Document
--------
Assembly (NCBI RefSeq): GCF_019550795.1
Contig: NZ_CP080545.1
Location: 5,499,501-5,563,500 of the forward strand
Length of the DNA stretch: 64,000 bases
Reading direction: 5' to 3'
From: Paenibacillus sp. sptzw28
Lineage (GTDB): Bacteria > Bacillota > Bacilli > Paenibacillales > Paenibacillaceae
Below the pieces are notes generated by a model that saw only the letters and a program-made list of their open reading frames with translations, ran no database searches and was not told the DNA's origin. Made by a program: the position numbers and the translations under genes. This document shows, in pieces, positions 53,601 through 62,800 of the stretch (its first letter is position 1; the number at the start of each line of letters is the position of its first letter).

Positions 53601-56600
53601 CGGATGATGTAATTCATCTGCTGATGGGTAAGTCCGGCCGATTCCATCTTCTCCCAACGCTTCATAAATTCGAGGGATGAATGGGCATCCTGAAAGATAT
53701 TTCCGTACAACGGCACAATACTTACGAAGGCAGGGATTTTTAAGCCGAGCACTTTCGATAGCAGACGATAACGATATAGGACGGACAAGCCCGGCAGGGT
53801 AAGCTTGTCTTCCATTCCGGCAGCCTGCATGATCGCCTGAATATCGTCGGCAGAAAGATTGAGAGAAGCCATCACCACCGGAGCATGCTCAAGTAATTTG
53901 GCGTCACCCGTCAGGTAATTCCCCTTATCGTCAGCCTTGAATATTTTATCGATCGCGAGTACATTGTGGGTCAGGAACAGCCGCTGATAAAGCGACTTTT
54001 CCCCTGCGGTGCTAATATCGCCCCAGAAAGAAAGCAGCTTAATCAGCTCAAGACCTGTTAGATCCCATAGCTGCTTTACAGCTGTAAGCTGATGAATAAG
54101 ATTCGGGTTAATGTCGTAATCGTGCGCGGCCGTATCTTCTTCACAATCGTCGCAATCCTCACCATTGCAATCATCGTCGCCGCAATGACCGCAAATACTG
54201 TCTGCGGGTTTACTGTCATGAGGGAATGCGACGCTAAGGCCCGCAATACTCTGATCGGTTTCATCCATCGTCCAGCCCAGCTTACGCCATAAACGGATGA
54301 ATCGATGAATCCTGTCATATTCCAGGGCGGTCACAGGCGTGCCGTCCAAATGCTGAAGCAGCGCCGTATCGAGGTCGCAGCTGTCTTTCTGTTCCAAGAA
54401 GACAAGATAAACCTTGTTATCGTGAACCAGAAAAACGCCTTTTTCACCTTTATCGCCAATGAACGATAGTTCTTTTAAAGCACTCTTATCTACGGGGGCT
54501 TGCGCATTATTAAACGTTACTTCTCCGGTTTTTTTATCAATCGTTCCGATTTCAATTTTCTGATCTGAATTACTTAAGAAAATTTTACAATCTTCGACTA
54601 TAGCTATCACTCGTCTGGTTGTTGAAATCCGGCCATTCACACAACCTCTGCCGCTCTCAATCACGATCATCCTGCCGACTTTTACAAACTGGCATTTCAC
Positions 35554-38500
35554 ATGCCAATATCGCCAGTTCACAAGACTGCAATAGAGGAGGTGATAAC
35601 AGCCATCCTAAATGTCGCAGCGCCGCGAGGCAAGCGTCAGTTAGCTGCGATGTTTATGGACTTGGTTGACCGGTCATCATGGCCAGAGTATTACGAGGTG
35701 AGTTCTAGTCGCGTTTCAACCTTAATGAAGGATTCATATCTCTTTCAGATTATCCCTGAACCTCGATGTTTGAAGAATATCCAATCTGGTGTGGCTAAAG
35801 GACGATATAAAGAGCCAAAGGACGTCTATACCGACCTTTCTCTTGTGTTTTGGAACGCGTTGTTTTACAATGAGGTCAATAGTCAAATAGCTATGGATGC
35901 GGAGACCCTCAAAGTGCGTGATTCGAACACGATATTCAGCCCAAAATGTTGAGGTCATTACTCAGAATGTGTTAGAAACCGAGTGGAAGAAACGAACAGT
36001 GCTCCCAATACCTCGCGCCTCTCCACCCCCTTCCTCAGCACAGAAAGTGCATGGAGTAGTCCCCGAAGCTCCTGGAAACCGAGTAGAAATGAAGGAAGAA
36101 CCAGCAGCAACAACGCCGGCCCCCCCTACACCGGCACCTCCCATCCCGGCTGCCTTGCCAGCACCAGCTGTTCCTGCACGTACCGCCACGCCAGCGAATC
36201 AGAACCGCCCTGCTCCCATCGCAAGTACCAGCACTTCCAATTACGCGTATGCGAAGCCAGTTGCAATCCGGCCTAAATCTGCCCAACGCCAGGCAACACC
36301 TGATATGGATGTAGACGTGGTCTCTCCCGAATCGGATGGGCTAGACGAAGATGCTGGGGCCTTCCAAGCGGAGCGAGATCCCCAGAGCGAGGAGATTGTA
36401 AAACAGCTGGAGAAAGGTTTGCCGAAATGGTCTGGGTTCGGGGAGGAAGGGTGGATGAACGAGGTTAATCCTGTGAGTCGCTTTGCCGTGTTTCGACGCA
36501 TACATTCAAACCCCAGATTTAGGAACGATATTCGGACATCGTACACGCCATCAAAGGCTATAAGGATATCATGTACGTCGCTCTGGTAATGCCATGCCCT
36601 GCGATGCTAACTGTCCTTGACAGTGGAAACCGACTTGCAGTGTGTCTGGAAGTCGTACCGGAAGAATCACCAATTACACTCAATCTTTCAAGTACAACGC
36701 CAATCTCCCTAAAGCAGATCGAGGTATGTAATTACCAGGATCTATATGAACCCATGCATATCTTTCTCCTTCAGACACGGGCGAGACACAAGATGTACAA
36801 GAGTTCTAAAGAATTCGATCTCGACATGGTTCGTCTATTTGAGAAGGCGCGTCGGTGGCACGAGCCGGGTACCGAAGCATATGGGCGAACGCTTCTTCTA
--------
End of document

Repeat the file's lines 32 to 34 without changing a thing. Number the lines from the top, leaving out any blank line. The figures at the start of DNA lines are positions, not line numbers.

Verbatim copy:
36501 TACATTCAAACCCCAGATTTAGGAACGATATTCGGACATCGTACACGCCATCAAAGGCTATAAGGATATCATGTACGTCGCTCTGGTAATGCCATGCCCT
36601 GCGATGCTAACTGTCCTTGACAGTGGAAACCGACTTGCAGTGTGTCTGGAAGTCGTACCGGAAGAATCACCAATTACACTCAATCTTTCAAGTACAACGC
36701 CAATCTCCCTAAAGCAGATCGAGGTATGTAATTACCAGGATCTATATGAACCCATGCATATCTTTCTCCTTCAGACACGGGCGAGACACAAGATGTACAA